Should you still bring a paper copy of your resume to an interview? What about a hard copy of a PowerPoint in case of a technology fail? Should you pull out your planner or your phone when scheduling appointments?
According to a 2015 Pew Research poll, the workforce today is comprised nearly equally of Millennials, Gen Xers, and Baby Boomers. That means we live in a world where the workforce is a mix of those who grew up with and without the internet and email, with and without formal dress codes, and with and without that notorious lunchtime martini.
So when it comes to interviewing, it can be hard to know when going “old school” would count for or against you. While industry and specific company cultures play into knowing that answer, there are some general rules of thumb.
1. You Should Still Bring Copies of Your Resume
More often than not, your resume is the basis for the entire interview—and if you don’t have a copy handy, you’ll be caught with your mouth hanging open should the hiring manager asks for one.
Ever heard of the improv comedy rule “Yes, and...?” It works because saying “no” stops the action and kills momentum, which is exactly what would happen if you sat and waited for your interviewer to find and print your resume (hello, awkward pause).
It’s just as likely no one will ask and he or she will walk in with a copy already printed out; but in case not, it’s better to be one step ahead and offer a subtle cue that you are not only prepared, but would also be a reliable and supportive employee.
Be doubly prepared by not just having one copy, but multiple in case the meeting goes so well they want to bring in additional people to meet you right away. The less work your interviewer does, and the more you do for them, the more you leave the impression you’re a reliable, rock steady person. After all, good managers are always looking for a hire that’ll make their life easier.
2. You Should Still Have a Hard Copy of Your Digital Presentation
Doing an interview presentation? That’s stressful. And what makes it 10 times more stressful is a technology fail. Maybe the company’s internet is down, maybe your file won’t open, or maybe the room the interviewing team booked is no longer available and the one you’re in now doesn’t even have a screen.
By having a hard copy of your materials, you’re avoiding a tense situation. You want to be the person who has thought of everything (again providing subtle cues you’re able to handle any situation that comes your way).
Sure, it might not have the same impact, but the hiring manager will likely be impressed you even thought of bringing a back-up, rather than being upset that the slides aren’t transitioning in front of his or her eyes.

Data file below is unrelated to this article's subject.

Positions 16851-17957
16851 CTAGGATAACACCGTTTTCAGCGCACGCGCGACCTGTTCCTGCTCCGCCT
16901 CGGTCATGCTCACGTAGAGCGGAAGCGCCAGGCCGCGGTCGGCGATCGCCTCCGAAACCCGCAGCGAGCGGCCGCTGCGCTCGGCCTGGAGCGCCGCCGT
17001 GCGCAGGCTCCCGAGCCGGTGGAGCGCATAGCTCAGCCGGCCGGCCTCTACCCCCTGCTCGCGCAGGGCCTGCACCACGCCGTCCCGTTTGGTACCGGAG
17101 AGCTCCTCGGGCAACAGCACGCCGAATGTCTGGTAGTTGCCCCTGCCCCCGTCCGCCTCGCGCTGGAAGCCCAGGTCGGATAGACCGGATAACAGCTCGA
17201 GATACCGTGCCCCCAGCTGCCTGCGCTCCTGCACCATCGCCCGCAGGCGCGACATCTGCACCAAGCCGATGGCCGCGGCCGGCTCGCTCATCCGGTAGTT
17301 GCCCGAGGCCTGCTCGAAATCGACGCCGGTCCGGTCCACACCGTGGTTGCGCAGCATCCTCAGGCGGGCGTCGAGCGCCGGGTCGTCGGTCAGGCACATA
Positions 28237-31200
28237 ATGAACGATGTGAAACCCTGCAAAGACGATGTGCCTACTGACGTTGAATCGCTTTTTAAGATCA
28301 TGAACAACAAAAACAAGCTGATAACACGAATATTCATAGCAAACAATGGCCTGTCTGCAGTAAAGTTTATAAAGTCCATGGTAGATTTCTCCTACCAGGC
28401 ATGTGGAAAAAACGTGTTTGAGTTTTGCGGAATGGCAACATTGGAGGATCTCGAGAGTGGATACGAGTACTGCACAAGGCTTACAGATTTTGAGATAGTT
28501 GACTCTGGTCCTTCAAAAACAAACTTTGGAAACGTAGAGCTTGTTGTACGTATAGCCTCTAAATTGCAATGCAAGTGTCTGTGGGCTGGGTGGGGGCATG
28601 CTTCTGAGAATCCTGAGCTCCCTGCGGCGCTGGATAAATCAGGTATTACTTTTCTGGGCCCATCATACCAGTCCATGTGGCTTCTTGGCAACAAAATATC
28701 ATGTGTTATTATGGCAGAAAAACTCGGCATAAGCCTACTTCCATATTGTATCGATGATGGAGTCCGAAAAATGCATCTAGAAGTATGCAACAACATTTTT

Plus, you can also decide in the moment whether it’s wise to leave a copy or not for them to further review later.
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3. You Should Still Send a Handwritten Thank You Note
Let’s face some cold, hard, facts – snail mail moves at the pace of, well, a snail. Although it is still good etiquette to send a handwritten thank you note, nowadays, decisions are made very quickly. By the time you’re out the door, the hiring manager could’ve vetted your social media and feel ready to make a decision about you.
With that said, the most professional job seekers send both a hard copy and an immediate follow-up email—because when you send both, you appear grateful that day while you’re top of mind and are still able to make an impression and remind the hiring manager a few days later why he or she liked you so much.
It’s awesome how fast technology is moving now, and it’s no doubt exciting to interview at companies that are helping to push it forward. But, no matter how high-tech the organization may be, it’s still so important to follow these three old-school rules. Because so many others think they’re outdated, you’ll stand out—in the best way possible.
Photo of interview courtesy of Mint Images/Tim Robbins/Getty Images.
Pat Mastandrea is one of the founding partners of the Cheyenne Group and is the Chief Executive Officer of the company. Prior to starting the firm, Pat ran TMP/Monster Worldwide's Global Media, Entertainment and Information Executive Search Practice. Pat's career spans 20 years in the media, entertainment and information industry including advertising agency, broadcasting, cable, direct broadcast satellite, publishing and new media.More from this Author